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**Yes. That’s what the Generalized Idea of Einstein’s Work Function Teaches us.
**

Table of Contents

§ No. 1. 2. 3. 4. 5. 6. 7. 8. Topic Summary My Comments Posted on “Should We Trust Economists?” Introduction If NYC’s Boroughs were Independent Cities Appendix 1: Staten Island Homicides Data (1990-2012) Appendix 2: Staten Island Demographics and Population Appendix 3: Homicides-Population Law: New Orleans Reference List Page No. 1 2 6 8 15 18 20 24

§1. Summary

The number of homicides in New York City (NYC) dropped a historical low of 419 in 2012 and was duly noted by Mayor Bloomberg in his address on Public Safety to NYPD on April 30, 2013. Staten Island, the smallest of the five NYC boroughs had only 8 murders. However, a critical analysis of the 2012 homicides stats for the five boroughs, using y-x (or homicides-population) diagrams, and the idea of “work function”, reveals that Queens and Manhattan are actually safer than Staten Island. If we adjust mathematically for the differences in the population, the number of murders in these two boroughs is actually lower than in Staten Island. The (x, y) or (population, homicides) data, for the five NYC boroughs can be shown to fall a family of parallels lines with the general equation y = hx + c = h(x – x0) where “c” is the work function and x0 is the cut-off population below which no murders should be observed. Hence, if the “crime environment” in

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Staten Island were more like in Queens, the number of murders should actually drop to ZERO. This is the challenge that Mayor Bloomberg and NYPD should take on now after the historic reduction in the number of murders. The idea of a work function also suggests that it should be possible to reduce the number of murders in Bronx and Brooklyn as well by a careful study of the “crime environments” in the five boroughs. The “work function”, the name given by Einstein to the nonzero intercept c in the law y = hx + c = h(x – x0). This idea of a “work function” can thus be extended to many problems outside physics.

************************************************************** §2. My Comments Posted today June 20, 2013 (~8:30 AM) on Noah Smith’s article in The Atlantic, “Should We Trust Economists?”
**

http://www.theatlantic.com/business/archive/2013/06/should-we-trusteconomists/276497/ I just want to follow up on my earlier comment about the fundamentally flawed nature of ALL economic and financial analysis that is based on the simple y/x ratios. This can be understood, as I have discussed in detail, by considering Mayor Bloomberg's recent (self-flattering) comparison of the homicide rate of NYC with the homicide rates of other major cities. I am not interested in the usual debates that this type of a ratio analysis leads us to and which is what economists are guilty of. “Oh, Bloomberg is comparing apples and oranges; he is not taking into out account the demographics”. And, so on. Rather, as I have tried to show, if we shut out all of this noise and focus only on the mathematical aspect of the analysis, we can still gain some new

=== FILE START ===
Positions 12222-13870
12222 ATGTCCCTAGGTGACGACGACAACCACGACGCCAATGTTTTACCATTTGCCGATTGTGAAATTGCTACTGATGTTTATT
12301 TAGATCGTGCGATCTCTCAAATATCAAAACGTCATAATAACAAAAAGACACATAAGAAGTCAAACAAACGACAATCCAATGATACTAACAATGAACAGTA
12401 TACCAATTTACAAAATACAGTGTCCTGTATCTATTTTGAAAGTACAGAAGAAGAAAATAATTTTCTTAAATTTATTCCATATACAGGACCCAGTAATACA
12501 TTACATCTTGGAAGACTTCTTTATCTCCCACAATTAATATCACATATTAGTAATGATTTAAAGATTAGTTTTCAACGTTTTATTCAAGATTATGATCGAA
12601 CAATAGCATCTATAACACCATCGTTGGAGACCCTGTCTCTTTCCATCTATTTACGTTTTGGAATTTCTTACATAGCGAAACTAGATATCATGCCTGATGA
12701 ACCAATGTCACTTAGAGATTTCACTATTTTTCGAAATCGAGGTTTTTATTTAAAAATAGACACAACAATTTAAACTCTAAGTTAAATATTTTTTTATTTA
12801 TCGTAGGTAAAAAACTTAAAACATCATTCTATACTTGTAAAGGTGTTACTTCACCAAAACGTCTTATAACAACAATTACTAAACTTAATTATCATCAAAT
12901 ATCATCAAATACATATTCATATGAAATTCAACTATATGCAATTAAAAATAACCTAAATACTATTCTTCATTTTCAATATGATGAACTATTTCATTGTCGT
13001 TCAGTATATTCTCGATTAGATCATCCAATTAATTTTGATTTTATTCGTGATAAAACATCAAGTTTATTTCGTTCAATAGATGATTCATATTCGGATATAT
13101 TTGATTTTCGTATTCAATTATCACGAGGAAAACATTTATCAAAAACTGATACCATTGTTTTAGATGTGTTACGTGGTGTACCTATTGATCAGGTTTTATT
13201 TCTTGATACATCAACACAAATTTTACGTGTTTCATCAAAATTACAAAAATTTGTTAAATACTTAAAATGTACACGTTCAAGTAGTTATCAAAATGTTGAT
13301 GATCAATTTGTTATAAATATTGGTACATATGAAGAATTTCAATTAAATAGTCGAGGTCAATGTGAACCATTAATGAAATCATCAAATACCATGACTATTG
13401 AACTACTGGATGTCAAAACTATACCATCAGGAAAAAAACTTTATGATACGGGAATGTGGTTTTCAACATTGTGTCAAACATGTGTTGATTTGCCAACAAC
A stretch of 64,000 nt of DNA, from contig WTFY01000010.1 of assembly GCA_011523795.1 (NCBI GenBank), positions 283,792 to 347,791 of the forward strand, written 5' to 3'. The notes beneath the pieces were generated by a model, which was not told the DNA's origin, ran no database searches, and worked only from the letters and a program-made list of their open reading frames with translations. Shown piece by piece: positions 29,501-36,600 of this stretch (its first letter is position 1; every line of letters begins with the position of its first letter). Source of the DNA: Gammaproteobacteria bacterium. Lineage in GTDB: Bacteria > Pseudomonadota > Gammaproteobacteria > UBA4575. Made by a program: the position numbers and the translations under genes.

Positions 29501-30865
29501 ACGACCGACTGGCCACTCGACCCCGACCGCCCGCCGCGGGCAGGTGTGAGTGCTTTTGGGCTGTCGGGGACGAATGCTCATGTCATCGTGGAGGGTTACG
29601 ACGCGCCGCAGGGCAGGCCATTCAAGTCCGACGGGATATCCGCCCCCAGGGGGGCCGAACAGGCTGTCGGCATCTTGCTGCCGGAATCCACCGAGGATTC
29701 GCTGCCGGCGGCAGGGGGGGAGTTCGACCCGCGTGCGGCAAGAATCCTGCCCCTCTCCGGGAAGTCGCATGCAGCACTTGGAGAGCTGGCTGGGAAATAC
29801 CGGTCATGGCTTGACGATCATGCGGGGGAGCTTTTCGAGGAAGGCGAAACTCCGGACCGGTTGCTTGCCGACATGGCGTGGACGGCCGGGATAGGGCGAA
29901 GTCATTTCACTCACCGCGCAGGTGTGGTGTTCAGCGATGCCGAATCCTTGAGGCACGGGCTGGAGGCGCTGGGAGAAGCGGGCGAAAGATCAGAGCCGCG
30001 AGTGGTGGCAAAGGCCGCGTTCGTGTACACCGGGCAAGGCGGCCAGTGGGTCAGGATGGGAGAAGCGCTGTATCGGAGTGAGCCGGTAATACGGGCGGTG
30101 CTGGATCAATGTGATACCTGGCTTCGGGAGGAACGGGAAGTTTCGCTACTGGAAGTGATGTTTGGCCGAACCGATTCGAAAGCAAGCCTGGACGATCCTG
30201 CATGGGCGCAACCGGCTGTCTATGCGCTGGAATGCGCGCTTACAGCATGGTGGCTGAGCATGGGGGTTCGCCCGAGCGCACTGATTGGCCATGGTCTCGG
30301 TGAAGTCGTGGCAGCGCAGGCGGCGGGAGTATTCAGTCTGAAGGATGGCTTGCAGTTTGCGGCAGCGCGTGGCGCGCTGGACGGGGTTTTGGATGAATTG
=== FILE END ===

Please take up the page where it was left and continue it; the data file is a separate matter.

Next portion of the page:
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insights. (Some articles recently suggest that, with the adoption of the computerized crime reporting tool called CompStat, NYPD is guilty of manipulating the reporting of crime statistics; see references. While this is a legitimate point of discussion, this falls outside the scope of my analysis. I have only re-analyzed the data, as is currently being reported, without doubting their veracity. It is the new methodology, which differs from using y/x ratios, which is my main focus. Even if the data were 100% correct, the y/x ratio analysis would still be flawed and that is my main point.)

In my update of the analysis today, I decided to compare NYC with itself. What is NYC? It is five boroughs grouped together into one single entity. If the five boroughs were independent cities, they would be among the top ten cities in the country. So, we can compare the individual boroughs with what we call NYC as well.

The idea of a "work function" (more on this soon) that I has been introduced in the analysis points us in a different direction. For example, we learn that Manhattan and Queens are actually safer than Staten Island, after dully accounting for the population differences. In 2012, there were 8 murders in Staten Island. This borough also has the lowest population. Hence, the y/x ratio works in favor of Staten Island. But, if we compare the boroughs using a x-y diagram and explore the nature of the homicides-population relation, we are led to the conclusion that both Queens and Manhattan have lower murders than Staten Island. This also means that Staten Island really should have ZERO murders. This is what Mayor Bloomberg and NYPD should be focused on. Why the 8 murders in Staten Island? Can Staten Island become murder free? Now, I would call that making progress.